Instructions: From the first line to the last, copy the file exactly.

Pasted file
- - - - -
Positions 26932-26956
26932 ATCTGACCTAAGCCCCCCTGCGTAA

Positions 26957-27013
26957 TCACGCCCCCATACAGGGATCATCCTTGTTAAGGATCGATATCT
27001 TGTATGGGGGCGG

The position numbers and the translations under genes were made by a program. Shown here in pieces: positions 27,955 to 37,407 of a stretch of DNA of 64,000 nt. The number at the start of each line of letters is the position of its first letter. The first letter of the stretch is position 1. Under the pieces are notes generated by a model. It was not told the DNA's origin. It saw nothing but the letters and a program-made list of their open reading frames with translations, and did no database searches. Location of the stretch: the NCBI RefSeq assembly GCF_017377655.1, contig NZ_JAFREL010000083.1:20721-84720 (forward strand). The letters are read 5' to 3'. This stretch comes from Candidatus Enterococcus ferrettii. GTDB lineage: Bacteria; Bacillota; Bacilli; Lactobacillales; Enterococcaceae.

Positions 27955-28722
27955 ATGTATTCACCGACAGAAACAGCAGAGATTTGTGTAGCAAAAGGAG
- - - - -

Positions 26932-26956
26932 ATCTGACCTAAGCCCCCCTGCGTAA

Positions 26957-27013
26957 TCACGCCCCCATACAGGGATCATCCTTGTTAAGGATCGATATCT
27001 TGTATGGGGGCGG

The position numbers and the translations under genes were made by a program. Shown here in pieces: positions 27,955 to 37,407 of a stretch of DNA of 64,000 nt. The number at the start of each line of letters is the position of its first letter. The first letter of the stretch is position 1. Under the pieces are notes generated by a model. It was not told the DNA's origin. It saw nothing but the letters and a program-made list of their open reading frames with translations, and did no database searches. Location of the stretch: the NCBI RefSeq assembly GCF_017377655.1, contig NZ_JAFREL010000083.1:20721-84720 (forward strand). The letters are read 5' to 3'. This stretch comes from Candidatus Enterococcus ferrettii. GTDB lineage: Bacteria; Bacillota; Bacilli; Lactobacillales; Enterococcaceae.

Positions 27955-28722
27955 ATGTATTCACCGACAGAAACAGCAGAGATTTGTGTAGCAAAAGGAG